Symposium A
Stimuli Responsive and Multifunctional Polymers:
Progress in Materials and Applications

Programme Chair:
Andreas LENDLEIN, University of Potsdam and Helmholtz-Zentrum Geesthacht, Germany
 
Members:
Guillermo AMEER, Northwestern University, USA
Walter CASERI, ETH Zurich, Switzerland
Daniel COHN, The Hebrew University of Jerusalem, Israel
Yakai FENG, Tianjin University, China
Moshe GOTTLIEB, Ben-Gurion University of the Negev, Israel
Sunishi HAYASHI, SMP Technologies Inc., Japan
Ryan HAYWARD, University of Massachusetts at Amherst, USA
James H. HENDERSON, Syracuse University, USA
Patrick KELLER, CNRS Institut Curie, France
Christopher J. KLOXIN, University of Delaware, USA
Jennifer LU, University of California, Merced, USA
Duncan J. MAITLAND, Texas A&M University, USA
Eduardo MENDES, Delft University of Technology, Netherlands
Phillip B. MESSERSMITH, University of California, Berkeley, USA
Philippe POULIN, CNRS, University of Bordeaux, France
Hans-Joachim RADUSCH, Martin Luther University Halle-Wittenberg, Germany
Stuart J. ROWAN, Case Western Reserve University, USA
Burkhard SCHULZ, University of Potsdam, Germany
Gianfranco SPIZZIRRI, University of Calabria, Italy
Ole Thybo THOMSEN, University of Southampton, UK
Nicola TIRELLI, University of Manchester, UK
Matthew TIRRELL, University of Chicago, USA
Julius G. VANCSO, University of Twente, Netherlands
Robert A. WEISS, University of Akron, USA
Itamar WILLNER, The Hebrew University of Jerusalem, Israel
Thomas WILSON, Lawrence Livermore National Laboratory, USA
Tao XIE, Zhejiang University, China
Ryo YOSHIDA, University of Tokyo, Japan
 
Philippe DUBOIS, University of Mons, Belgium
Yakai FENG, Tianjin University, China
Moshe GOTTLIEB, Ben-Gurion University of the Negev, Israel
David H. GRACIAS, The Johns Hopkins University, USA
Christopher J. KLOXIN, University of Delaware, USA
Hyunjoon KONG, University of Illinois at Urbana-Champaign, USA
Doo Sung LEE, Sungkyunkwan University, South Korea
Haeshin LEE, KAIST, South Korea
Sander LEEUWENBURGH, Radboud University Medical Center, Netherlands
Andreas LENDLEIN, Univ.of Potsdam and Helmholtz-Zentr.Geesthacht, Germany
Jennifer LU, University of California, Merced, USA
Duncan J. MAITLAND, Texas A&M University, USA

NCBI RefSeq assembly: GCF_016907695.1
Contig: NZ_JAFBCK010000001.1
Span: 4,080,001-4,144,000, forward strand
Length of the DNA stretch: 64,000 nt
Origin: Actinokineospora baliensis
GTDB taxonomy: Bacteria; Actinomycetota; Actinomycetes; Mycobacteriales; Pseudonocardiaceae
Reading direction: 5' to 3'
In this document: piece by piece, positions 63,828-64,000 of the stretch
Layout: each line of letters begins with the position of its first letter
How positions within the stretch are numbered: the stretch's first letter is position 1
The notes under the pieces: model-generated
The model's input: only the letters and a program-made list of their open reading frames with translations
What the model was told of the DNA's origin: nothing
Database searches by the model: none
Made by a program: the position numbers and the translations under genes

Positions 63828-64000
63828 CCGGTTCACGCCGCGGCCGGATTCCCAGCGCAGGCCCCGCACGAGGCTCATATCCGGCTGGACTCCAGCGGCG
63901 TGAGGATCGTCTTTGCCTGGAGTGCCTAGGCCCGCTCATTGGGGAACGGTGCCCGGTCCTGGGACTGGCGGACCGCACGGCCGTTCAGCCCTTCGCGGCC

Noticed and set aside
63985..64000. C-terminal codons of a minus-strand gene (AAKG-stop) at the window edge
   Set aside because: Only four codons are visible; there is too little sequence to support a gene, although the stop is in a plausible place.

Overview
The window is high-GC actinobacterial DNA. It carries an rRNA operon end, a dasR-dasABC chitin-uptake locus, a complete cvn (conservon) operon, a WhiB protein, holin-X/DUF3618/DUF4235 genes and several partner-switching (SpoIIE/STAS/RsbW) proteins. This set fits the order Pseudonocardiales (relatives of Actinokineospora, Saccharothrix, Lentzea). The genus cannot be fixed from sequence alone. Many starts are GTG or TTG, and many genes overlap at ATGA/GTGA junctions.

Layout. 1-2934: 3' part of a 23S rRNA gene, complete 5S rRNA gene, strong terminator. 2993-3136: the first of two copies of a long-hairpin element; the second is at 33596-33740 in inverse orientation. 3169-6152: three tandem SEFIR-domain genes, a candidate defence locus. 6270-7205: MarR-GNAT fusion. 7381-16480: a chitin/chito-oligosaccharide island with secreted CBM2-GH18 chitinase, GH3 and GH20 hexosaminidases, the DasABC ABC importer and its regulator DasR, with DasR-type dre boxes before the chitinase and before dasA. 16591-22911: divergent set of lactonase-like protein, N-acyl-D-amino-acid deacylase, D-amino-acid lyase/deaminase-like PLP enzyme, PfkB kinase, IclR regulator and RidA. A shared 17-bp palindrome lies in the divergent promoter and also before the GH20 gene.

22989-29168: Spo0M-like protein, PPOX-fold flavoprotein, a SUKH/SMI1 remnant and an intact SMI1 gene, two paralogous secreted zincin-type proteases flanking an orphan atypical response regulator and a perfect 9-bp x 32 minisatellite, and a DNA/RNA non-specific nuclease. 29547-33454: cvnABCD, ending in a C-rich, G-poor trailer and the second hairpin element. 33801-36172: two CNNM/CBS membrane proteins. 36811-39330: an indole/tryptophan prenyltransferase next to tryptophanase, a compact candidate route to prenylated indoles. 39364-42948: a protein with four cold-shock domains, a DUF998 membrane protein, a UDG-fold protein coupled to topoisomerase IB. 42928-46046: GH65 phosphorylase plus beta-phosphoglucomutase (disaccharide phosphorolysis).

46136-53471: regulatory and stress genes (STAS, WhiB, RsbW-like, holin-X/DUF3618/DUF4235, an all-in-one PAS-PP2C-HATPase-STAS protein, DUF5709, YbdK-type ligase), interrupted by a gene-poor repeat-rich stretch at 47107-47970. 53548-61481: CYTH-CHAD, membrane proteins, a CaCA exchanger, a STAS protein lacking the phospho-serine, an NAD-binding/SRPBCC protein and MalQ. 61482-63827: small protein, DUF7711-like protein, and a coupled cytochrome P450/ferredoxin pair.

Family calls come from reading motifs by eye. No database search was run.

Eduardo MENDES, Delft University of Technology, Netherlands
Philippe POULIN, CNRS, University of Bordeaux, France
Helmut SCHLAAD, University of Potsdam, Germany
Burkhard  SCHULZ, University of Potsdam, Germany
Nicola TIRELLI, University of Manchester, UK
Marek URBAN, Clemson University, USA  (Keynote Lecture)
Julius G. VANCSO, University of Twente, Netherlands
Masayoshi WATANABE, Yokohama National University, Japan
James WATKINS, University of Massachusetts, USA
Robert A. WEISS, University of Akron, USA
Itamar WILLNER, The Hebrew University of Jerusalem, Israel
Thomas WILSON, Lawrence Livermore National Laboratory, USA
Ryo YOSHIDA, University of Tokyo, Japan
 
Modern applications for polymeric materials such as batteries, flexible electronics, medical devices and implants, controlled drug delivery systems as well as smart textiles have complex requirements towards material properties and functions. Functions comprise electrical conductivity, stimuli-sensitivity, degradability, specific structural functions, transport of heat energy and substances, magnetic functions as well as biofunctionality. Often combinations of functions are demanded, which are not automatically linked by each other, but need to be implemented almost independently in a material system. Different strategies are pursued for gaining multifunctionality: molecular integration by incorporating (different) functional groups, establishing of functions on different length scales and creation of multimaterial systems, in which each component contributes a function or new functions are resulting from their combination. Sustainability aspects are playing a role in the context of the raw materials used, which should preferentially be from bio-based sources, recyclability of the material system as well as energy saving processing, e.g. by use of integrated processes combining synthesis and shaping. This symposium covers all areas of research in this field including design and synthesis of stimuli-responsive and multifunctional polymers, their processing and application development based on these materials.
Session Topics

A-1 Shape-memory polymers and shape-changing polymers

A-2 Degradable, stimuli-sensitive polymers

A-3 Stimuli-sensitive gels

A-4 Multifunctional (nano)composites and multi-material systems

A-5 Multifunctional surfaces

A-6 Multifunctional polymer systems for energy storage and flexible electronics

A-7 Pharmaceutical and medical applications of smart polymers

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